Stoner and psychedelic, whether metal or rock, are all about introspection. Beyond the obsession with drugs, which was a fad that stuck when the genres inhabited the same spaces as other counter-culture movements in the 70’s, beyond the worship of nature, lies the exploration of the self. When executed poorly, when crassness and gimmick prevail, you’re left with a mess of symbols and objects (a storm, a lit roach, meaningless occult sigils) that mean little beyond a shared cultural reference. But when done well, these seemingly tired tropes and images still have a lot of power, since they channel something we all undergo: the movement and journey towards the self. King Buffalo, on their latest release Longing to Be the Mountain, show that they’re well aware of what makes their genre tick, both musically and conceptually.
From the album’s title and the band’s name, it’s already very clear that King Buffalo are steeped within the basic building blocks of their genre. With track titles like “Eye of the Storm” or “Cosmonaut”, King Buffalo declare their purpose: they’re here to make classic stoner rock and they’re not going to spend a minute apologizing for it. And by god, it works. The trick is, of course, that first and foremost, the music is excellent. “Morning Song”, the opening track, immediately sets the tone; the backing guitars are bright and dreamy, while the main lines are steeped in fuzz and take their time extolling the virtues of their composition. The vocals are another strong point, just familiar enough to draw us into the right mood but possessing of their own timbre which keeps us interested.
Further down the line, on “Quickening” and the title track, King Buffalo tap a more melancholic and pensive version of this sound. Indeed, the entire album runs between these two vibes, namely a brighter, morning influenced, hope-filled perspective on nature and a grimmer, more awe-inspired gaze on the titans of climate and geography. The music changes accordingly; the title track has way more solos and massive guitar sections, creeping close to the territory of bands like Ancestors or The Samsara Blues Experiment at times with their heavy, thundering riffs and chords. But whenever this energy would burst into a full-blown breakdown, King Buffalo tap the brakes a bit and, resplendent in deep bass lines and a return to the more echoing guitar lines, deny the track’s it’s full flowering.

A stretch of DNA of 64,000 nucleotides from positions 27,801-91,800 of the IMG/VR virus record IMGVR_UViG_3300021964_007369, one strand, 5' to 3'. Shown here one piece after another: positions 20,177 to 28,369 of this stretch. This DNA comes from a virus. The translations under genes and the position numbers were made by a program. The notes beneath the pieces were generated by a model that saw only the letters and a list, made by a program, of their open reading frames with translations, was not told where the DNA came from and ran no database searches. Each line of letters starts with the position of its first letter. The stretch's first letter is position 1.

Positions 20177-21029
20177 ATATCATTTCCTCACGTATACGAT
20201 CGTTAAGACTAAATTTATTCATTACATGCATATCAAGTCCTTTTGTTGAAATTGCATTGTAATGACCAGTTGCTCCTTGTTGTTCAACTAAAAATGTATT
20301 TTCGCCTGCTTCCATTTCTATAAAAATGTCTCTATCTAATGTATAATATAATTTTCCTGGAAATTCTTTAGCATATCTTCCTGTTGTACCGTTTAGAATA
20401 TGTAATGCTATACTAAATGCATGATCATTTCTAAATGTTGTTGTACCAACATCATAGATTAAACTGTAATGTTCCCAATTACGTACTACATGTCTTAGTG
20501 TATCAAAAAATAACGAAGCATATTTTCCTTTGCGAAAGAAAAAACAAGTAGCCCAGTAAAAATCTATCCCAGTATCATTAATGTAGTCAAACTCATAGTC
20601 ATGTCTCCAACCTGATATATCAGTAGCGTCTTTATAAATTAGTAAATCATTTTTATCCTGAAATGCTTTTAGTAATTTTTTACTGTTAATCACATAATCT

Which might be a frustrating fact for some; sometimes, you wish for King Buffalo to take a true deep dive into the heavier parts of their sound. The contrast with the more melodic segments could have been full of catharsis and vibe. But King Buffalo aren’t about that, man. They’re here to gaze in awe into the depths of chilled out distortion and help us turn the eye inwards. And that they do and do well. If you’re looking for an album that will absolutely grab you by the heart and send you on a wild ride, perhaps other pastures have what you need. But if you’d like to partake in your favorite sin or perhaps just put up your legs and meditate on the awesomeness of nature (and it is awesome, my friends) then Longing to Be the Mountain has what you’re after. And, be honest: who among us does not long to be the mountain?
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Longing to Be the Mountain sees release on October 12th. It’s self-released in the US and signed to the excellent Stickman Records in Europe. Head on over to the Bandcamp link above to pre-order. Stay groovy, my dudes.